The defendant does not contend that the change in zone by the city is of any legal importance relative to the validity of the land use restrictions. Defendant does assert it is evidence of the change in character of the neighborhood. The evidence indicates that the character of the use of the land along the highway in the vicinity of McMillan Acres has been changing *260 gradually since the highway was widened. The change has been from residential to business.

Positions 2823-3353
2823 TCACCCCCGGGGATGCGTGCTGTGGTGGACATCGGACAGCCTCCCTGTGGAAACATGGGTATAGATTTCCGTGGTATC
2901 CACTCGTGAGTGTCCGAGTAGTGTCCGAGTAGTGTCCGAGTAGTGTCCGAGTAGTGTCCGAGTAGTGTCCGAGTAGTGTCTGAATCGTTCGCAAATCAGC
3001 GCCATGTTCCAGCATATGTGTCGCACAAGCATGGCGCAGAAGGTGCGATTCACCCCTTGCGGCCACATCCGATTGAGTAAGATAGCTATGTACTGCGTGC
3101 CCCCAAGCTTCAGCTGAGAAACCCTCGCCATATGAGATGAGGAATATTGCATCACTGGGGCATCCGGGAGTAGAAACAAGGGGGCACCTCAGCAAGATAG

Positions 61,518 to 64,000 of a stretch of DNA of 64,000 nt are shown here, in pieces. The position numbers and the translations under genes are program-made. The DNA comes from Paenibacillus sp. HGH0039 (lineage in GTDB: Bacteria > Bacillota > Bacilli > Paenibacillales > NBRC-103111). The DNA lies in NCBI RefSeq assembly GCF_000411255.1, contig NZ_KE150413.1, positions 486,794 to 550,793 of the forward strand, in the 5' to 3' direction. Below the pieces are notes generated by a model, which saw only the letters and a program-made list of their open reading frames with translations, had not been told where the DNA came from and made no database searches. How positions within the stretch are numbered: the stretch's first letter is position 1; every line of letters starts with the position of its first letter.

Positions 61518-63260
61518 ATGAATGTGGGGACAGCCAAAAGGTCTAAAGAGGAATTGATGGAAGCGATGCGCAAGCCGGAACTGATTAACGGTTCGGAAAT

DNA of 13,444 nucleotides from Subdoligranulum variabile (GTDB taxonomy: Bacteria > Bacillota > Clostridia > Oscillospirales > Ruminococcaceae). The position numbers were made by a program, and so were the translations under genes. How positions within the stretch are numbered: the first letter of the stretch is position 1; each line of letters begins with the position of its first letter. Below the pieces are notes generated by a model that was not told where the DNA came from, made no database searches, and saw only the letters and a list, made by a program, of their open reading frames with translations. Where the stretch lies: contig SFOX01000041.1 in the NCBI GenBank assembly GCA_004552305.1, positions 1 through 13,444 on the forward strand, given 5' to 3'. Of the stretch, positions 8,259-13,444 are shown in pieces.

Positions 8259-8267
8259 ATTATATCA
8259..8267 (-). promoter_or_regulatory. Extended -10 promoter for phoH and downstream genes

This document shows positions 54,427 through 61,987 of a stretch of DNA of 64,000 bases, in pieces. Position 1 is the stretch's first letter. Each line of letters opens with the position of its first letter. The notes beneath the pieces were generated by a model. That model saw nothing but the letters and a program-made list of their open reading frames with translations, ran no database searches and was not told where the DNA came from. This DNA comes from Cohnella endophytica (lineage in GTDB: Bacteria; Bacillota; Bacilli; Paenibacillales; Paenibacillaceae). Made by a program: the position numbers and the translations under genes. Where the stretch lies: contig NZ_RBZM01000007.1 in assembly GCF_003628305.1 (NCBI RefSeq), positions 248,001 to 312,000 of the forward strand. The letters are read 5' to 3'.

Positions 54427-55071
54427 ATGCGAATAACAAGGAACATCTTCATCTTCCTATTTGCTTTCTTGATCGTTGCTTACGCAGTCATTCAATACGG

The law applicable to the situation is not in doubt. It was clearly set forth by this court in the case of Ludgate v. Sommerville, 121 Or 643, 256 P 1043 (1927). The court, at page 651, quoted with approval from the case of Sandusky v. Allsopp, 99 N.J. Eq. 61, 131 A 633 (1926), as follows:"When the parties bound by the covenant have not themselves waived or abandoned or forfeited the restriction upon the use of land, a change of character of the surrounding territory will not induce a court of equity to refuse to enforce the covenant, unless the influence of the change upon the restricted area is such as to clearly neutralize the benefits of the restrictions to the point of defeating the object and purpose of the covenant. Page v. Murray, 46 N.J. Eq. 328 (19 Atl. 11); Trustees of Columbia College v. Thatcher, 87 N.Y. 311 (41 Am. Rep. 365)."